FOR the last five years, Rise Against Hunger has worked with its partner ADRA International to address food insecurity in Gokwe North, Midlands province in Zimbabwe.
What began as emergency school feeding evolved into a sustainable agricultural project as communities in Gokwe North established school gardens and income-generating activities. This is the story of remarkable, real change in these communities — and what’s to come.
It starts with a meal
In 2015 and 2016, El Niño conditions caused a severe drought in Zimbabwe — the worst that the country had experienced in 35 years. The drought led to reduced crop production and a loss of livestock.
And with a large percentage of families in Zimbabwe relying on agricultural production for income, many faced socioeconomic challenges and increased food insecurity.
Food insecurity impacts education, and Gokwe North saw low primary school attendance and a dropout rate of 40%.
In response to the emergency caused by the drought, Rise Against Hunger began partnering with ADRA Zimbabwe in 2017 to provide meals for school feeding for more than two dozen schools throughout Zimbabwe.
The meals helped to meet the nutritional needs of children, encouraged school attendance and supported families as they rebuilt their livelihoods.
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Over the next three years, the school feeding programmes had a substantial impact on education — across the schools served, over 1 000 new students enrolled during that time.
In support of long-term solutions to food insecurity, we expanded our work in Zimbabwe in 2019, implementing a sustainable agricultural project called Planting Seeds for Strong Communities.
Planting seeds for strong communities
Rise Against Hunger’s work to address hunger starts with a meal — but it doesn’t end there. In addition to supporting the immediate nutritional needs of people currently facing hunger, we also empower communities across the globe to achieve long-term food security.
The expansion of our work in Zimbabwe to include the Planting Seeds for Strong Communities project is a prime example of that approach.
Rise Against Hunger and ADRA Zimbabwe began working with five schools in Zimbabwe’s Gokwe North district in 2019 to establish a sustainable home-grown school feeding programme.
The project aimed to not only continue supporting education and nutrition, but also to build community resilience and the livelihoods of smallholder farmers.
Rise Against Hunger and ADRA Zimbabwe worked closely with local parents as well as community and school leaders to improve food security at the five schools and in the broader community.
Each school established a garden where parents and community members volunteer to grow staple crops and vegetables. The leafy vegetables, cabbage, tomatoes, carrots, beans and onions grown in the school gardens are utilised in school meals.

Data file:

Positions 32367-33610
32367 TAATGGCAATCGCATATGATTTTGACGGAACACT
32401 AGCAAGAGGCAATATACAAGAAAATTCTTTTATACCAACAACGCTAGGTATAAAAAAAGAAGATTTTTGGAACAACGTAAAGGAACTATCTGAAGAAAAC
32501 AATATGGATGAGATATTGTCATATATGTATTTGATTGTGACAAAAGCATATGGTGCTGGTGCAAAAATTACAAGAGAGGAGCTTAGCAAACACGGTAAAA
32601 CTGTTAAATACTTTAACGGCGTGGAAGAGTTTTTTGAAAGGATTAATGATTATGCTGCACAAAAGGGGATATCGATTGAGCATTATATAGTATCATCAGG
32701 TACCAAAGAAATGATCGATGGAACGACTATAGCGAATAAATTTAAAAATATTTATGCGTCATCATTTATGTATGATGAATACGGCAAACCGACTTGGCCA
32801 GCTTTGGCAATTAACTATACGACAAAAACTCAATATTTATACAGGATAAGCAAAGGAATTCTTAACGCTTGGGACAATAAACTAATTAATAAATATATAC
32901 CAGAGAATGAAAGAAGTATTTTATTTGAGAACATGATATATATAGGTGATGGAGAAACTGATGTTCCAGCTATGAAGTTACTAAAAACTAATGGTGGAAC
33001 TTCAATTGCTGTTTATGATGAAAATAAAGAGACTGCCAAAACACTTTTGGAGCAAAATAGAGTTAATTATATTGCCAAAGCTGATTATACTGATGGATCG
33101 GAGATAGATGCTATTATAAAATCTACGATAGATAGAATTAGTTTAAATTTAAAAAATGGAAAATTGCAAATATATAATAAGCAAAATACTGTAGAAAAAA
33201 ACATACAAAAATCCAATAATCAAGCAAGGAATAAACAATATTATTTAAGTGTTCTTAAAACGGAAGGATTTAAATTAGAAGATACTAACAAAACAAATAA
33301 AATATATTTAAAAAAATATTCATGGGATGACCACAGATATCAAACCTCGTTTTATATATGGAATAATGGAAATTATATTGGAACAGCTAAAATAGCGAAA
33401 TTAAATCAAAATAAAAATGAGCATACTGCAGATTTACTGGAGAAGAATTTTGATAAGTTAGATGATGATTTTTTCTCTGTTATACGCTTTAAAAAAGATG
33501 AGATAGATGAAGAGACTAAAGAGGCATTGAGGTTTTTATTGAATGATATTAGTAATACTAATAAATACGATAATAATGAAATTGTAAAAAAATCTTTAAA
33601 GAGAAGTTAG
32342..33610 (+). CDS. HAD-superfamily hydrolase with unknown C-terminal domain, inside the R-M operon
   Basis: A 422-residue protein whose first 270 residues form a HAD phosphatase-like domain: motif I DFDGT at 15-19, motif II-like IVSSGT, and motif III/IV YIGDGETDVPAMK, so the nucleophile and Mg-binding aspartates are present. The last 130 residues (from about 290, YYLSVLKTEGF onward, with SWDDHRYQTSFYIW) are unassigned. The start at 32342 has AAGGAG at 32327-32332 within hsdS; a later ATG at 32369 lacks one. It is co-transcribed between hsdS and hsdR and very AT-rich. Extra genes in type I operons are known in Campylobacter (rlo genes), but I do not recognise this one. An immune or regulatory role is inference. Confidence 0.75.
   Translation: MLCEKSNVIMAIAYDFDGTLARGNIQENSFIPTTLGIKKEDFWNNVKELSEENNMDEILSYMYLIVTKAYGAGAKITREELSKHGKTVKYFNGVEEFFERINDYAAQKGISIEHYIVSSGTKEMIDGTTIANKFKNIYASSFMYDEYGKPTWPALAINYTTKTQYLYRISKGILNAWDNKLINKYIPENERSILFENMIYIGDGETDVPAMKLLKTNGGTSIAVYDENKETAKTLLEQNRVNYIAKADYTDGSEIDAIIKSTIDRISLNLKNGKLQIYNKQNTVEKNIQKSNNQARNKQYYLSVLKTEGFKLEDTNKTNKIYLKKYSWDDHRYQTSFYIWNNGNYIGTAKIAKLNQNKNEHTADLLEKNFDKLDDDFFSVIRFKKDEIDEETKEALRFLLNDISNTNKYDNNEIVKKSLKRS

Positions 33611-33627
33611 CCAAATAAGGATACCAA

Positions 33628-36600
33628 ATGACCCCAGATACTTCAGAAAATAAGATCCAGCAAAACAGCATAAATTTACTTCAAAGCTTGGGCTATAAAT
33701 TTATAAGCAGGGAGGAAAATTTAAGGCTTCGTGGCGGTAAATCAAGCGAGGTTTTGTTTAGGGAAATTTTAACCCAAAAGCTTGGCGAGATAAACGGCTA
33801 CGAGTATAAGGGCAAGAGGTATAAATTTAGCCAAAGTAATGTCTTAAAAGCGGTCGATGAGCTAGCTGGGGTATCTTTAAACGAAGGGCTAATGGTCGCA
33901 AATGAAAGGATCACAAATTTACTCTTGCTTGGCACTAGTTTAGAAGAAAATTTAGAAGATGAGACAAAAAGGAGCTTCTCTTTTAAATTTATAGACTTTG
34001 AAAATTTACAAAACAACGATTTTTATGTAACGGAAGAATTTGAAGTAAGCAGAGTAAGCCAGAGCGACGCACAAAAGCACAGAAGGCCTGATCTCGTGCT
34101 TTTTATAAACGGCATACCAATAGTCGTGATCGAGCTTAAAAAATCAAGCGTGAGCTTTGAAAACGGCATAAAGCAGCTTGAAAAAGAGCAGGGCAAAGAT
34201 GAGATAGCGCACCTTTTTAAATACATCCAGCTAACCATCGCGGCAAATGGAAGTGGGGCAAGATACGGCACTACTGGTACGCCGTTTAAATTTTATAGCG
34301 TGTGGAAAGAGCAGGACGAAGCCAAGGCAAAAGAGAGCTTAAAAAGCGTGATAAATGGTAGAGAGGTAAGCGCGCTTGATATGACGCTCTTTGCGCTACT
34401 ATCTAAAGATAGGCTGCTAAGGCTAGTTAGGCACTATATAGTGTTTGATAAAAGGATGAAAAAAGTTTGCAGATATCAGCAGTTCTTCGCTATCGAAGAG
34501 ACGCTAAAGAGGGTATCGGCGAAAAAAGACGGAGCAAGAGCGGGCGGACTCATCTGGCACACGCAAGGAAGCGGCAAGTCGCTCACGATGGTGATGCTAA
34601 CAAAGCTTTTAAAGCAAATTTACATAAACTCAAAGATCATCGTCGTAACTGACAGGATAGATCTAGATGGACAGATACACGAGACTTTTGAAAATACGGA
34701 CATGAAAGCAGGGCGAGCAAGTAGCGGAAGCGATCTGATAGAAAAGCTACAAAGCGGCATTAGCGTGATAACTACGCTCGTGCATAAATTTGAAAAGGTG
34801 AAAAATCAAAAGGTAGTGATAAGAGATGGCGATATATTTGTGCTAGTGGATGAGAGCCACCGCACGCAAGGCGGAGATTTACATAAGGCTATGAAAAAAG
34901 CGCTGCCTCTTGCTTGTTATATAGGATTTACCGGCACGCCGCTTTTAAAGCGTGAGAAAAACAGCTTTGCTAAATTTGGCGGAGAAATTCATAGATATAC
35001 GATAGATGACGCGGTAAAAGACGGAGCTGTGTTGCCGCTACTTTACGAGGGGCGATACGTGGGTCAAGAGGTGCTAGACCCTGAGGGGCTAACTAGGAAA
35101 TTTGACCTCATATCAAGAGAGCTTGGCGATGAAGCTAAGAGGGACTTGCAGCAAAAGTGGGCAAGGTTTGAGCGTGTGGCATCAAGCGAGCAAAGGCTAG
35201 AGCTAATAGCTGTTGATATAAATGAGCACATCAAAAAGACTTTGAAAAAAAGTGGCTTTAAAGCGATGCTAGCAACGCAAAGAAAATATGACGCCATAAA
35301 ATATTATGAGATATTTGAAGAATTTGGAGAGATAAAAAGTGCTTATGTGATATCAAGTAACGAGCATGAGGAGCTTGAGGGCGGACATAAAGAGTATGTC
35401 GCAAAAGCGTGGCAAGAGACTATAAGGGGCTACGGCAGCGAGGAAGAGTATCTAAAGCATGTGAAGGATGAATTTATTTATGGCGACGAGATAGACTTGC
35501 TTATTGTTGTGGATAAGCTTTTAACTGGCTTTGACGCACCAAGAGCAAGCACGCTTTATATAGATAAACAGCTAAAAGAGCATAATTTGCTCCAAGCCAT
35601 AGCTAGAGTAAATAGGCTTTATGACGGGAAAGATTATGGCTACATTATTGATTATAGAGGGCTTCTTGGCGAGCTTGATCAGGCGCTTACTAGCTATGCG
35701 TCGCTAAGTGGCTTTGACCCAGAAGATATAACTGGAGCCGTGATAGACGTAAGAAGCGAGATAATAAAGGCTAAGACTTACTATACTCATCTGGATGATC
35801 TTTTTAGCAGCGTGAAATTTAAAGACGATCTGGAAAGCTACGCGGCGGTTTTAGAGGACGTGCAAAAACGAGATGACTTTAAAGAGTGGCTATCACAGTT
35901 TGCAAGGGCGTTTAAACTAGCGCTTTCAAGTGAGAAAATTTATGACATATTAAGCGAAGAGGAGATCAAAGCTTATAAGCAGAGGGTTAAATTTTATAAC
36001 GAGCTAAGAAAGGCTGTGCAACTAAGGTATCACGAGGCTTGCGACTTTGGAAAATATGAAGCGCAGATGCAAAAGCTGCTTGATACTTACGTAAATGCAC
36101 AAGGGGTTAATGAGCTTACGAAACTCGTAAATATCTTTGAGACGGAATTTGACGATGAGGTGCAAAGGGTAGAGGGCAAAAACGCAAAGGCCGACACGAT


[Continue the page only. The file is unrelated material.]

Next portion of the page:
In addition to the gardens, 3 000 farmers received training on climate-smart agriculture, market linkages and new crop cultivation.
These crops, including sunflowers, biofortified cowpeas and millet, enabled the farmers to support the school feeding programmes and earn additional income.
The five schools received sunflower oil pressing and maize shelling equipment. Farmers pay the schools to use the equipment with a portion of their grain.
This allows the farmer to save time with post-harvest processing and supplies the schools with grain to utilise in their meals.
The five schools see results
The locally grown crops are supplying meals for schoolchildren, and the shelling machines increased the schools’ food volume by 183%.
The schools provide meals for students up to five times each week. The schools have reported improved emotional, physical and social well-being of the students and less bullying as a result of the higher volume of diverse food.
The school meals also encourage attendance and academic performance — by the end of 2022, attendance had increased 35% across all schools.
Local farmers are also seeing results. More than 32% of participating households were able to meet their own food requirements during one year. This is a significant increase and positive change.
The shelling and oil pressing machines enabled farmers to process crops that they can use to feed their families or sell for additional income.
Siphiwe, a farmer and mother, said: “If you have one bucket of sunflower seeds, you can get two gallons of cooking oil. This year, I managed to get 32 buckets of sunflowers.”
Real solutions to end hunger do exist — and the impact in Gokwe North highlights how true this is. One school, Manyuli Primary, is now self-sufficient, utilising food grown by its own community to feed its students.
The other four schools are also seeing progress, and Rise Against Hunger and ADRA Zimbabwe are working to empower these schools towards self-sufficiency.
Rise Against Hunger